This essay mainly focuses on the patterns of Sunspots over the past years and its correlation with our Earth's climate. When we look at the pattern of Sunspots on the Sun, starting from the year 1996 to the year 2006, it can be noticed that the number of Sunspots have been increasing. By this pattern it could be deduced that as the number of Sunspots increase on the Sun's surface, the photosphere becomes cooler. This in turn results in the core (and its near-by surroundings) becoming hotter which leads to the expansion of the core of the Sun. Automatically, due to the expansion of the core, the Sun turns into a Red Giant and leaves the main sequence. However, fortunately it will take another five billion years for the Sun to leave the main sequence and join the other Red Giants.

1.2 Instability in our Sun due to Sunspots.

Our Sun consists of interminable Sunspots. Sunspots create vast amount of instability in the Sun. However, areas that are brighter called Faculae usually surround these Sunspots. These areas re-establish the flow of energy on the Sun's photosphere. However, the Faculae, along with the Sunspot blocked regions of the Sun elevate the its surface temperature.

1.3 How does this instability in the Sun effect the life on Earth?

The instability in our Sun affects our Earth and the life on it greatly. As the number of Sunspots increase in number, so will the number of Faculae. This in turn increases the surface temperature of the Sun. The increase in the surface temperature of the Sun may prove fatal to life on Earth, as this will increase the wavelength of the rays that enter our atmosphere in turn increasing the temperature on our Earth. There have also been climatic issues regarding the instability in the Sun. There have been noticeable changes in the sea levels with relation to Sunspots. It has been seen that increased number of Sunspots, which leads to increased number of solar flares (increased solar activity), have resulted in the melting of the glaziers and thus, promoting an increase in the sea levels world wide. Data that has been recorded from the year 1920 to the year 2000 suggest that as the solar activity (Sunspots) increases, so does the sea level (due to the melting of glaziers) and vice versa. A positive correlation has been noticed between the number of Sunspots on the Sun and the sea levels.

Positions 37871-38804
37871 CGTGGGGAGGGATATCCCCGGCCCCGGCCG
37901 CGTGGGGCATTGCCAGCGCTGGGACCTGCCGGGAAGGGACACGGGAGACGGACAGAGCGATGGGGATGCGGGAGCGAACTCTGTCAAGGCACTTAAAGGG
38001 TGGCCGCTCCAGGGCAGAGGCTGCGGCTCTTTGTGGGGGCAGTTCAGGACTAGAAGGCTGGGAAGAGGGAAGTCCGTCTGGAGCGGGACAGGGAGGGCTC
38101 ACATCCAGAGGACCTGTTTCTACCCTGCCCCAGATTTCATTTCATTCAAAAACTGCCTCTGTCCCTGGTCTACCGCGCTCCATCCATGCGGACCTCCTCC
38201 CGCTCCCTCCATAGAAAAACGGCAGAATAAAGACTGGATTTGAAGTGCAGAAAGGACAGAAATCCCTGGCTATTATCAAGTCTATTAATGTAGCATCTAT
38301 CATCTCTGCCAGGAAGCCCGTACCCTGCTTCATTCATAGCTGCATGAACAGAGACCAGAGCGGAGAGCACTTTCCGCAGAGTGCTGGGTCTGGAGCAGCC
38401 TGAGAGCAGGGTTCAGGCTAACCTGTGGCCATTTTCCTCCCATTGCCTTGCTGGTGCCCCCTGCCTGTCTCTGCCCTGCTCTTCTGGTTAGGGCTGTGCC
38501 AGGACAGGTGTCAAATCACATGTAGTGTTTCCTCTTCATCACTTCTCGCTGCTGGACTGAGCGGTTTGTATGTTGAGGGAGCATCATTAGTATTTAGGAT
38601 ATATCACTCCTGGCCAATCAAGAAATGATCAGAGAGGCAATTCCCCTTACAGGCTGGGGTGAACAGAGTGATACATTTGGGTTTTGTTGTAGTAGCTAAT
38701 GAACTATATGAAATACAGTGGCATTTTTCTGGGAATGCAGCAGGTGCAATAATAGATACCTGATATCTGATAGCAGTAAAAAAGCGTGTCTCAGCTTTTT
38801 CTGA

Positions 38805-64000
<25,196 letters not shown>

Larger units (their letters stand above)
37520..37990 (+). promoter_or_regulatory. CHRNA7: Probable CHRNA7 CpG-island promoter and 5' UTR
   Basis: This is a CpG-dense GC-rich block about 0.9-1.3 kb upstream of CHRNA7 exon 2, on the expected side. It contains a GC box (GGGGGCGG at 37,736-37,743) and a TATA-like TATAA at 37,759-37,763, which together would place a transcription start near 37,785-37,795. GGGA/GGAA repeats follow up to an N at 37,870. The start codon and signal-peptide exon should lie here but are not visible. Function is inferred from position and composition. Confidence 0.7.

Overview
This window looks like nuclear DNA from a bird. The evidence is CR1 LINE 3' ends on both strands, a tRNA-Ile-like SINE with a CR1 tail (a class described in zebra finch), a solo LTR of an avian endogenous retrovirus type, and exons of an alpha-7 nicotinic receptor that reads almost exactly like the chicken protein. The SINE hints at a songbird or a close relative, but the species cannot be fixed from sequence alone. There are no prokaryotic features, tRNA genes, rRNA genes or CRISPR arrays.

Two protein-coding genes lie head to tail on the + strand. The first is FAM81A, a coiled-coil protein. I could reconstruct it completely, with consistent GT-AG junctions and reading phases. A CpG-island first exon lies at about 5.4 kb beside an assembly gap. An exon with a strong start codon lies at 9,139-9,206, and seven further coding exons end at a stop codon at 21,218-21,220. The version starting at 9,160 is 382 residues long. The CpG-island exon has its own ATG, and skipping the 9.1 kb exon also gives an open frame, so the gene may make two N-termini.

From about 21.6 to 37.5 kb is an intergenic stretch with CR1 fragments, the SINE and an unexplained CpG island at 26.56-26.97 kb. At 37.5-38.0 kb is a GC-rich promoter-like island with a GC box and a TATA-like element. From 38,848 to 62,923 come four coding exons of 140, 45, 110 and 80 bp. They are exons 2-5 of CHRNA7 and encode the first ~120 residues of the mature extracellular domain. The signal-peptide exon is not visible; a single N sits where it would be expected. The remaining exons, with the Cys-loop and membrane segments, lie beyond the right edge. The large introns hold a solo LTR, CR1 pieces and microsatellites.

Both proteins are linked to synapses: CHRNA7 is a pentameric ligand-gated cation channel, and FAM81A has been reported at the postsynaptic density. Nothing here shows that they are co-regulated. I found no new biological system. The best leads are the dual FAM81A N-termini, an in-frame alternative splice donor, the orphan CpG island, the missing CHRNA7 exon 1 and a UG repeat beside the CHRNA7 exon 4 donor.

1.4 How is this research going to take place?

As my data is dependant on the past 400 years, my data is mostly secondary source based. Most of the data that has bee collected, tabulated and has been put on a graph, which will be seen in the second chapter of this Extended Essay. Most of the data that has been tabulated has been obtained from educational websites and other books relating to this topic.

1.5 Why is research relating to Sunspots important?

The research of Sunspots can result in a lot of helpful information, may it be relating to the area of science or not. For example, when William Herschel studied the Sunspots in 1801, where ne noted a correlation between the Sunspot records and the Wheat prices ­­(4). Some economic models have also been included, with regard to the Sunspots, as a way of taking into consideration the extrinsic fluctuations that occur in the field of asset pricing and financial crisis, et cetera (5).

1.6 Solar Variations.

Solar variations refer to the total changes in the amount of total solar radiation and its spectral distribution (6). This solar variation mostly affects the total and spectral irradiance of the Earth and its climate in turn. Solar irradiance, in simple terms, is the flux of radiant energy per unit area. Solar variation can also be defined as the changes in the number or amount of Sunspots on the surface of the Sun.

Solar Variations (including the 11-year cycle and the 22-year cycle) have greatly affected the climate on our Earth. Solar Variations and the temperature fluctuations on our planet are inter-related. It had been noticed, during the Maunder Minimum period, that most of the variations in the Earth's climate had taken place due to Solar Variation and Volcanic activity. It is believed that the variations in the Solar Irradiance have hardly been noticeable in the past; however, currently our Earth receives a total Solar Radiation of 1366 W/m2. Nonetheless, we cannot hold the fluctuations in solar irradiance responsible for the changes in our temperatures as there have been theories put forward suggesting that the changes in the solar irradiance of the Sun have nothing to do with the changes in the number of Sunspots (7). Also, there have been explanations where the Sunspots are being responsible for the changes in the climate, however, they are not being considered as the sole cause for the climatic changes fluctuations.